Tag Archives: Short Story Writing

Short Story Hyperdocs

I am a huge fan of hyper docs, a student-facing lesson designed to scaffold instruction. It is more than a doc with links, packaging and aesthetics are key. A hyperdoc allows students to first explore, explain, and then apply new learning. Holly Clark @hollyclarkedu has a great visual to showcase the elements and scaffolds on a hyperdoc.

@HollyClarkEdu created this visual to showcase the elements of a hyperdoc

This month in my 8th grade classroom, students are reading short stories around themes of identity to study and practice literary analysis. I have created three short story hyper docs to help students read, write, think critically, collaborate, and create. At the beginning of the week, students have access to the hyperdoc and they work through the lessons and assignments during the week. Each hyperdoc is differentiated and personalized for the diverse learners in my classroom. Consider these learner roadmaps for inquiries of study.

To get started creating your own hyper docs for your students utilize the basic HyperDoc template with the fundamentals of effective lesson design (engage, explore, explain, apply, share, reflect, and extend) in mind, but in no way does it reflect everything you can do. You can also get a copy of my short story hyper docs to use and or adapt with your students (note some links are not shared like Flipgrids due to privacy). Feel free to check out the array of playlists I have shared on this blog.

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Murder Mystery Quest

This month I have dusted off classroom copies of Agatha Christie’s And Then There Were None and added Maureen Johnson’s Truly Devious to this reading and creative writing unit sending my students into this dark and chilly subsection where everyone is a suspect, red herrings are all around us, and reading is a game of “who done it.”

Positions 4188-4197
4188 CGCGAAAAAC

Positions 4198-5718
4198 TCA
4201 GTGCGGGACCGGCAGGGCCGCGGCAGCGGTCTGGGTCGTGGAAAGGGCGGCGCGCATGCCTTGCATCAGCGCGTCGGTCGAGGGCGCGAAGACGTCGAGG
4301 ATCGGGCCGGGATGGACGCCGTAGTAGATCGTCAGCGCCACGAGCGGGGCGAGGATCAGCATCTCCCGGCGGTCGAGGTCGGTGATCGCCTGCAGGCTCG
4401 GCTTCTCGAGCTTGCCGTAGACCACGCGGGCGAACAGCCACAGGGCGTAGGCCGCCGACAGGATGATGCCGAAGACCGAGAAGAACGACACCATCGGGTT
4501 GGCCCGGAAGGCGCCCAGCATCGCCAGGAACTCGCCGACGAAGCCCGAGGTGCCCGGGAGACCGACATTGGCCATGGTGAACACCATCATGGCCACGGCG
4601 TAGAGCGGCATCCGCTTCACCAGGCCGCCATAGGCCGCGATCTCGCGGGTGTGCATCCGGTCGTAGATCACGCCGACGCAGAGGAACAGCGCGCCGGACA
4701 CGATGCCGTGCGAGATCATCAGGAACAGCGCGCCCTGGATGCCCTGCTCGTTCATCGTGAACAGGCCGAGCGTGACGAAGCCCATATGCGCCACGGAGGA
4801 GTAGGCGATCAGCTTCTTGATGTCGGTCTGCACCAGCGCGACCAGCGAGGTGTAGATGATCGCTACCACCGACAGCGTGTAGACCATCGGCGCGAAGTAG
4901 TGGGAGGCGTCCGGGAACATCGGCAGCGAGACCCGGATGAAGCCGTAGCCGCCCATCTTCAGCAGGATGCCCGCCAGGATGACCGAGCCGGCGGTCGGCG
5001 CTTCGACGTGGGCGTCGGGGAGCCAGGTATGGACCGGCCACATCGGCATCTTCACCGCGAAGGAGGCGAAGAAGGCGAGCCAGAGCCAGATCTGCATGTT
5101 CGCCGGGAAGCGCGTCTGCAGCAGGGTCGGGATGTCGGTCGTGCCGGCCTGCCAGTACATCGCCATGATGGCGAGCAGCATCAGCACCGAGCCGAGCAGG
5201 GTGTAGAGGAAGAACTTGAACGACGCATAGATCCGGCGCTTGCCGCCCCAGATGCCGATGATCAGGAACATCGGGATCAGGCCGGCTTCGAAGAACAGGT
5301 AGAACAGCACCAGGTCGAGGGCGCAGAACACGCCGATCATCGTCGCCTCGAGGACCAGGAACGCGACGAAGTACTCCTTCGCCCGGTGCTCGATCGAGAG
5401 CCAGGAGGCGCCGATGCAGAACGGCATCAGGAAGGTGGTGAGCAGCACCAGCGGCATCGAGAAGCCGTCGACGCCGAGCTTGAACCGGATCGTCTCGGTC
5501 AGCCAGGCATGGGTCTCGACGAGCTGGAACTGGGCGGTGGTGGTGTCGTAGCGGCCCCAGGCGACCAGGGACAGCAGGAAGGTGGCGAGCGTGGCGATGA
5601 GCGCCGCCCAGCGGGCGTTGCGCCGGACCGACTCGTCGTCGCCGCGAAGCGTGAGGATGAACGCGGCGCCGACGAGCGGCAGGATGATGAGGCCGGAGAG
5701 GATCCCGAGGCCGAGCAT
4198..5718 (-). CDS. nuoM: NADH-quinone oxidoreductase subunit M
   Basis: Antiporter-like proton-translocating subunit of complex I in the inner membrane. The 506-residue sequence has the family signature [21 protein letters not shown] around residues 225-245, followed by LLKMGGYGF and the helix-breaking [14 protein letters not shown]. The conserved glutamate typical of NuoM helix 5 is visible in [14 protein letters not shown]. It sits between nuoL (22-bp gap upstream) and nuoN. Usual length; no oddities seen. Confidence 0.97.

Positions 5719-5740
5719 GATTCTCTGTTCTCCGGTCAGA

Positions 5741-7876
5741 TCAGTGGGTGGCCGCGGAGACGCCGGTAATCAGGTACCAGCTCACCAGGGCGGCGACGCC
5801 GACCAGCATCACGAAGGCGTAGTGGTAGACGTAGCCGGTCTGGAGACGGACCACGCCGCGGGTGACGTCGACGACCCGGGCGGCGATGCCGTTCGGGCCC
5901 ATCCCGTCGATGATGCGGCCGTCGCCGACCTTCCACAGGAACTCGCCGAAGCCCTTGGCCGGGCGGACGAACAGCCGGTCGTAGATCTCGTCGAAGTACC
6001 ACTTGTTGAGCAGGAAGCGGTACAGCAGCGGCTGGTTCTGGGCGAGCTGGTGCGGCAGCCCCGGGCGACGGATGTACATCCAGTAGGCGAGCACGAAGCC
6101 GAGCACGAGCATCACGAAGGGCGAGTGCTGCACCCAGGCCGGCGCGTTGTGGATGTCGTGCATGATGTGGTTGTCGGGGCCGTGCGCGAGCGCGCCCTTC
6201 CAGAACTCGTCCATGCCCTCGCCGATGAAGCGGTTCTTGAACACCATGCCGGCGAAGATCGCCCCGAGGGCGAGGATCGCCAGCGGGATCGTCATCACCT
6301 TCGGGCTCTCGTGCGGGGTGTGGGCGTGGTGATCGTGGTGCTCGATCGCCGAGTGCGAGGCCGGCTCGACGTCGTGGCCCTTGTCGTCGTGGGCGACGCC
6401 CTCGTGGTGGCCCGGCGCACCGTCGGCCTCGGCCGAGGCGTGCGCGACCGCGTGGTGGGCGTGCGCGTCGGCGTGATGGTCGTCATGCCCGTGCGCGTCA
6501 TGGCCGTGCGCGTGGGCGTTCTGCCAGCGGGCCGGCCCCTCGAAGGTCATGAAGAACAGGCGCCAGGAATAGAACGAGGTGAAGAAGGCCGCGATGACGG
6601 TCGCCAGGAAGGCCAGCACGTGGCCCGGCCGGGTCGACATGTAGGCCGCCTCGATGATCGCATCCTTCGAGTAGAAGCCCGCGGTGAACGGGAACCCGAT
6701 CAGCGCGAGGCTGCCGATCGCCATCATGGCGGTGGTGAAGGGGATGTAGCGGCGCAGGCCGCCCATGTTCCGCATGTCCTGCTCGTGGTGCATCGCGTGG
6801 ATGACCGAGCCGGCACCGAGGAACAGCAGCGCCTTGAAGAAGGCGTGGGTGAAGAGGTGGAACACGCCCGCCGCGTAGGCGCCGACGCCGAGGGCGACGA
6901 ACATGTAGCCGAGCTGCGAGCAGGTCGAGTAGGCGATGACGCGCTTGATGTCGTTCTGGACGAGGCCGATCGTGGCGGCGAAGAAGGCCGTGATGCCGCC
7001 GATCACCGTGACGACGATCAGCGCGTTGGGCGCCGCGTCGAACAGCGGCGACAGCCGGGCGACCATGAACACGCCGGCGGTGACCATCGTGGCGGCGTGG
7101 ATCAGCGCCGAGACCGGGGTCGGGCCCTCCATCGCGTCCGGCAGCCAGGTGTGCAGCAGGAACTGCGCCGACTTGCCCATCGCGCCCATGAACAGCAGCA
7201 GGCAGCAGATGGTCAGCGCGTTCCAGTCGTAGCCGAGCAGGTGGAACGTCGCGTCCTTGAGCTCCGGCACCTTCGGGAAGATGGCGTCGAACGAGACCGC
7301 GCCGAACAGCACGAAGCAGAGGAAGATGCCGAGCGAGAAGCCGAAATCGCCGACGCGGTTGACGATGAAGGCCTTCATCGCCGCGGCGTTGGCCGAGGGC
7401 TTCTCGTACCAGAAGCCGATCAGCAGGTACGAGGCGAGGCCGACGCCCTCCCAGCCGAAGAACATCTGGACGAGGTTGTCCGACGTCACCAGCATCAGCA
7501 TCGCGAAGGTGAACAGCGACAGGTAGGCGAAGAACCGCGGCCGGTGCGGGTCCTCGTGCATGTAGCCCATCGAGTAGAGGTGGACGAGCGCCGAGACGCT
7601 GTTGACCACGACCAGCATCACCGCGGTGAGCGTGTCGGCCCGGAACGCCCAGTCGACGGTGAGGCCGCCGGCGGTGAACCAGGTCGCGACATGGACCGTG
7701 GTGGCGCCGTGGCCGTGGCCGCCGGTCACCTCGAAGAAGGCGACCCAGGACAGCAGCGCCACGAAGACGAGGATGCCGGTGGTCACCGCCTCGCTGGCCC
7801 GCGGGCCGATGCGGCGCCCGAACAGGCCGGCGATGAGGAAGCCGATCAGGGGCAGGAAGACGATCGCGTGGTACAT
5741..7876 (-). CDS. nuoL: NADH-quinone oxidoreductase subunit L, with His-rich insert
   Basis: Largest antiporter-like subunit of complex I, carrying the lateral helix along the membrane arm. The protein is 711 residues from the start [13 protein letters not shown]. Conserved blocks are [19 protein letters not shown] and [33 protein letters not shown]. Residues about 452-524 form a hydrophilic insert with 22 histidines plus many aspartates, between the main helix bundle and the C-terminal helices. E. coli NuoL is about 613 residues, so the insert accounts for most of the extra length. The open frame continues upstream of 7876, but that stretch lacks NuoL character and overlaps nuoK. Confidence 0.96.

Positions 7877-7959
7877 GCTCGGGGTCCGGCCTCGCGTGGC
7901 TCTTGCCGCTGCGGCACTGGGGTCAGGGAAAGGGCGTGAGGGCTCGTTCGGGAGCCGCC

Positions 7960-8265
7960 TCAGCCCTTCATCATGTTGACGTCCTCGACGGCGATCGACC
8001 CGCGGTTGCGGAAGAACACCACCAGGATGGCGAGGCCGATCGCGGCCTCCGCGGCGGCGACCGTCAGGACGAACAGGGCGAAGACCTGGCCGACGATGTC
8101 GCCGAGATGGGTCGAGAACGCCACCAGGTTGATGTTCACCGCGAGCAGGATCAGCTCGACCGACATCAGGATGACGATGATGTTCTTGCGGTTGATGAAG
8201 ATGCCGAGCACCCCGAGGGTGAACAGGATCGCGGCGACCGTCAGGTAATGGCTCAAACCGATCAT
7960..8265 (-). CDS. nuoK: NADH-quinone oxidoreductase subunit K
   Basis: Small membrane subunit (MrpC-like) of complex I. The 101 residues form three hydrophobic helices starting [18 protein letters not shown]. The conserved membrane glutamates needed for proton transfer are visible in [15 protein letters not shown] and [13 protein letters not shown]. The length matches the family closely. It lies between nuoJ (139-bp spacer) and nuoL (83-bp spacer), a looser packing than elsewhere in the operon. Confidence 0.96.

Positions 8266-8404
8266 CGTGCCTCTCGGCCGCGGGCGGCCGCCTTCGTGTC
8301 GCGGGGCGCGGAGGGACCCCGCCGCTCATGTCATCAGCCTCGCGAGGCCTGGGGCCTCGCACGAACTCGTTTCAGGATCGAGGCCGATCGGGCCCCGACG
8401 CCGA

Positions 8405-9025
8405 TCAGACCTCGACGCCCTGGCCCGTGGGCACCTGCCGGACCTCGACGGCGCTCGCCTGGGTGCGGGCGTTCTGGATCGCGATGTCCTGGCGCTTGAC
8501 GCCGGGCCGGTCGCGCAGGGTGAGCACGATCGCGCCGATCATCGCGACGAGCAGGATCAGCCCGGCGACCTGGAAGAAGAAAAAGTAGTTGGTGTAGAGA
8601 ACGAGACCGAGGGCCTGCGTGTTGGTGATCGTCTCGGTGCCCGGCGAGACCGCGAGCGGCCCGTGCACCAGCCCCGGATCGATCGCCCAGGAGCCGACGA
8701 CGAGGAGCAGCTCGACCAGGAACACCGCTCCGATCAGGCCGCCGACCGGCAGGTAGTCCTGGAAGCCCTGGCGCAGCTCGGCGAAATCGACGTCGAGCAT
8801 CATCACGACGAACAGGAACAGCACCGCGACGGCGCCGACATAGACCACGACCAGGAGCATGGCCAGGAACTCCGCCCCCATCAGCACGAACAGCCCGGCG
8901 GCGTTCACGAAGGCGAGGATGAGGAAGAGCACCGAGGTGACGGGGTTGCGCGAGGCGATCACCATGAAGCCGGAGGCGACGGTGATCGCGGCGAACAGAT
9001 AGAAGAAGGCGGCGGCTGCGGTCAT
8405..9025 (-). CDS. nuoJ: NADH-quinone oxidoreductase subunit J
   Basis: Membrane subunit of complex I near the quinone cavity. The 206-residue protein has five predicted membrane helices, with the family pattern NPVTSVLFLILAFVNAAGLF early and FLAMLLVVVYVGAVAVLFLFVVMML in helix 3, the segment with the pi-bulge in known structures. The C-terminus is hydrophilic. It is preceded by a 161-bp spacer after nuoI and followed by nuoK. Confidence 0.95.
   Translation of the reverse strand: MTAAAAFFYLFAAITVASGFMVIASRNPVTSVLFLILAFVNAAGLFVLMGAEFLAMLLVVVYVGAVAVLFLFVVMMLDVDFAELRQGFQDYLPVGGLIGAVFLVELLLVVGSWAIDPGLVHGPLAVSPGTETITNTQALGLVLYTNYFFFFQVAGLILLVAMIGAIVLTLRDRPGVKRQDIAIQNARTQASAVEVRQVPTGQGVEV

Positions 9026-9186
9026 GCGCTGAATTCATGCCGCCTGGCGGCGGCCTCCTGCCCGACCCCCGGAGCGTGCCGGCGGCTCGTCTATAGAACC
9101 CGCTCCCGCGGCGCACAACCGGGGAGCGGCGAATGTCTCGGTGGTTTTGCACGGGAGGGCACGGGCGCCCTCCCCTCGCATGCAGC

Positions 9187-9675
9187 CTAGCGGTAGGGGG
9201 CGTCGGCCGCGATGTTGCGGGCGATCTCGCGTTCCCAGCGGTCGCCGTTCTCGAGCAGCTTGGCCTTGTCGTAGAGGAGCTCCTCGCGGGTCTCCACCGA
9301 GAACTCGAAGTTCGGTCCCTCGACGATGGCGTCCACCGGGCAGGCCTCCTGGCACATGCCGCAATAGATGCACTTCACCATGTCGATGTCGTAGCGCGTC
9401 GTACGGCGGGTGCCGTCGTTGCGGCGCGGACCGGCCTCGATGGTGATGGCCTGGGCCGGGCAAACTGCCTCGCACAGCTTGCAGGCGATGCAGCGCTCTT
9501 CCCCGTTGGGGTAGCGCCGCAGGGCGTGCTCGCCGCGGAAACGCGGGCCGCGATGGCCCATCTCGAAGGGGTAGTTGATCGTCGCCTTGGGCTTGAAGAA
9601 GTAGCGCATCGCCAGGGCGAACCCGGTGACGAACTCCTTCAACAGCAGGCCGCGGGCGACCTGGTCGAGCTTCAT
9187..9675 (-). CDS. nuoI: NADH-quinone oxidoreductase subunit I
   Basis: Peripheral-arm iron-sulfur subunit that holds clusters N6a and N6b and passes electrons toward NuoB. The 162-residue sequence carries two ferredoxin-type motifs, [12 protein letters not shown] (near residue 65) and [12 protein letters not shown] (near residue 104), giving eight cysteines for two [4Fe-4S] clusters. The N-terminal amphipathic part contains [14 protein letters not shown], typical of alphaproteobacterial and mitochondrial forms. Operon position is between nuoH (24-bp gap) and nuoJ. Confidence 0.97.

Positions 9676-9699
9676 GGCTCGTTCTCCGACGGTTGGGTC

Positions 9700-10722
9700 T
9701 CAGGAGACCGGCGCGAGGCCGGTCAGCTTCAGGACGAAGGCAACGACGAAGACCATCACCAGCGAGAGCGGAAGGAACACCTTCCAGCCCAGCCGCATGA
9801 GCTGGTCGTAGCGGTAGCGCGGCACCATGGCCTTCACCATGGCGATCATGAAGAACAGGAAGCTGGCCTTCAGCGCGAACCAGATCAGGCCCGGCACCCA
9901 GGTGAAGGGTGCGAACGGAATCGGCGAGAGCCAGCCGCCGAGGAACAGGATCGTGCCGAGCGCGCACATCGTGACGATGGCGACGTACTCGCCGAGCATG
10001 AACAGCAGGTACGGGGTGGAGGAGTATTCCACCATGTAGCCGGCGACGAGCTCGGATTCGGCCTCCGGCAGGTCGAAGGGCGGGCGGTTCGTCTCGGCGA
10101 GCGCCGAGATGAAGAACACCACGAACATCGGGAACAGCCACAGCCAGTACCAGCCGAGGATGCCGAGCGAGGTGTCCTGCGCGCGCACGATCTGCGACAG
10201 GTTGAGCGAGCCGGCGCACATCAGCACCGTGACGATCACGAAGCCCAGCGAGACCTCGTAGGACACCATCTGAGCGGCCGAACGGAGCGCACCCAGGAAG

The Murder Mystery

I thought why not bring some creative fiction writing into the mix in lieu of an essay based on our reading. Hence, students are writing their own murder mystery short stories. I set up three “laps” around this genre to support my student learners.

#1 – Description of a Place

Show the setting of your creative murder mystery fiction through the effective use of sensory details (see, taste, smell, hear, feel) to help readers imagine and live inside this setting.

Write a minimum ONE page (double spaced, 12 point Alegreya Font) description of the place and setting of your murder mystery. Use word choice to create a believable, consistent narrator’s voice. Choose a tone for your story that matches your intent; use literary devices such as metaphor and simile to expertly craft words and sentences. Emphasize words or phrases that are most important; how do you want us to feel about this place?

Check out this example from one of my students: